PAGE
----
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MRes in Library, Archive and Information Studies
The MRes is a mid-career cross-domain qualification for librarians, archivists, records managers, museum curators and other information and cultural professionals who wish to develop their leadership, management and professional skills. It is also a research skills qualification for information and cultural professionals preparing for a higher research degree (MPhil or PhD).
Students are offered a flexible but guided programme of study to develop
their leadership, management, information technology and professional
skills. The programme can be tailored to individual development needs
and, usually, related to students’ current or future employment. For
those who have little research expertise, or who are considering the
possibility of registering for a higher research degree (MPhil or PhD),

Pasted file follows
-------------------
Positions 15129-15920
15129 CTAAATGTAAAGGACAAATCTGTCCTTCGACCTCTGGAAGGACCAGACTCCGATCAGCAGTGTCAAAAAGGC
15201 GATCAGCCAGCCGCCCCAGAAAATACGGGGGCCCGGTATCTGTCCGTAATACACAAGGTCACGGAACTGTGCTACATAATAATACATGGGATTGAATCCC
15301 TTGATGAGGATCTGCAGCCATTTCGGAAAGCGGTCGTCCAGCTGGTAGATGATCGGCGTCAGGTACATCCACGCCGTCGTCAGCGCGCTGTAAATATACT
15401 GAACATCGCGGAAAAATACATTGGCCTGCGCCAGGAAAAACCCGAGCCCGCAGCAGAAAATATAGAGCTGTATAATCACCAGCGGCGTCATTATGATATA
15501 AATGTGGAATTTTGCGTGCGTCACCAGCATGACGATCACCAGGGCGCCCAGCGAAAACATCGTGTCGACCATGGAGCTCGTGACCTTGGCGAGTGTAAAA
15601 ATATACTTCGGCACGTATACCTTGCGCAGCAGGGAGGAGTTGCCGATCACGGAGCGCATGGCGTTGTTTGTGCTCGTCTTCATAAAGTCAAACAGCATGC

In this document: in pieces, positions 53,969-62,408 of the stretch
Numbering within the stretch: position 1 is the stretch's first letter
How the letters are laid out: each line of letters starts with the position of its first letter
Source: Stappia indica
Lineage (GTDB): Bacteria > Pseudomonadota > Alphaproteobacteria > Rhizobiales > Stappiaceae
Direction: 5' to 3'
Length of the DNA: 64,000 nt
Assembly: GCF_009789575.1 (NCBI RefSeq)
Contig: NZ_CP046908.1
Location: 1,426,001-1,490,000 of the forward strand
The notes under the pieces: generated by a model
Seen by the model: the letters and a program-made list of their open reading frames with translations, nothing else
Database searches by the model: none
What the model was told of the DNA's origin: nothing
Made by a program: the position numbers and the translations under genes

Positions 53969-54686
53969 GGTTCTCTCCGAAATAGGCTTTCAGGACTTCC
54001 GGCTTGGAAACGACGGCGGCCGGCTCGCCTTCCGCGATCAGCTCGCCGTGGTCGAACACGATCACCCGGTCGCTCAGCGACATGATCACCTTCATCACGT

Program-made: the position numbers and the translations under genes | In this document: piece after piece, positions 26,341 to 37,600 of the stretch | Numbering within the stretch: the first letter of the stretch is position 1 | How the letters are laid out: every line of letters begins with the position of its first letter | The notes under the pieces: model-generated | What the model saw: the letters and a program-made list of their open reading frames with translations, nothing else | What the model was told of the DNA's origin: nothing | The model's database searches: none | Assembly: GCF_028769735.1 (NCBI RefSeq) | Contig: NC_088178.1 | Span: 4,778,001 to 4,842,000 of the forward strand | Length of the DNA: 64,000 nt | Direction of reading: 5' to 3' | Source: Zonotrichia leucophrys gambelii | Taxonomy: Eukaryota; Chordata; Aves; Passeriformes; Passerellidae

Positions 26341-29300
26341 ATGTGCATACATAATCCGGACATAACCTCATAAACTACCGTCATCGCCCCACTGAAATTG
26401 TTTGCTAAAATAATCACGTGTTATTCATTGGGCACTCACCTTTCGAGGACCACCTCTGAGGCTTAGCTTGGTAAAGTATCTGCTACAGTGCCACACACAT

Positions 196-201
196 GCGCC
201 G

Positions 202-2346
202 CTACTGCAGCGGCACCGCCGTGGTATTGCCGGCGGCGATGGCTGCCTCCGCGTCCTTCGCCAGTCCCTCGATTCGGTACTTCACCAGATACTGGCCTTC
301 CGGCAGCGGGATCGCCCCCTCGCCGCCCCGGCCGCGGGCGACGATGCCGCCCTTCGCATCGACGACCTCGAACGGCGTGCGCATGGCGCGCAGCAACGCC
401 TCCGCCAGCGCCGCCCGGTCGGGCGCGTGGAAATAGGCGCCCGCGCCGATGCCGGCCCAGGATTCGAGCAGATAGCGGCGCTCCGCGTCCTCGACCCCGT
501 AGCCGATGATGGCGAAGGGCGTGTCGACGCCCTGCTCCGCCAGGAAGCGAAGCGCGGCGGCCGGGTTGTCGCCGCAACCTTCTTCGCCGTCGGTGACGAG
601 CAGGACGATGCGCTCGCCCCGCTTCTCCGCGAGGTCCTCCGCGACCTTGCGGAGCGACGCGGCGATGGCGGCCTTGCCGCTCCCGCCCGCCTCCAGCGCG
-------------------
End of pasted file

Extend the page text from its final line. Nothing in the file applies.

the MRes programme also offers the opportunity to develop skills in
Students can choose from a wide range of taught courses, and will research and write a dissertation of 25,000 words. UCL:DIS is responsible for the administration of the programme, but students may take courses in other UCL departments by arrangement.
To obtain the degree of MRes, students are expected to complete:
a Foundation Week, including an introduction to
- the context of the information world within the UCL Department of Information
- UCL resources
- UCL Graduate School
- self-management and transferable skills
two taught courses in leadership, management or information and
communication technology skills, chosen from one or more of the
following fields of study:
* management skills in library and information management or archives and records management
* information and communication technologies
* adult learning and professional development.
two taught courses in information and culture, chosen from one or more of the following fields:
* archives and records management
* management of information systems
* collection management
* information organisation and retrieval
* information services for specialist media or users, including services for children and schools
* information sources (in a chosen subject field)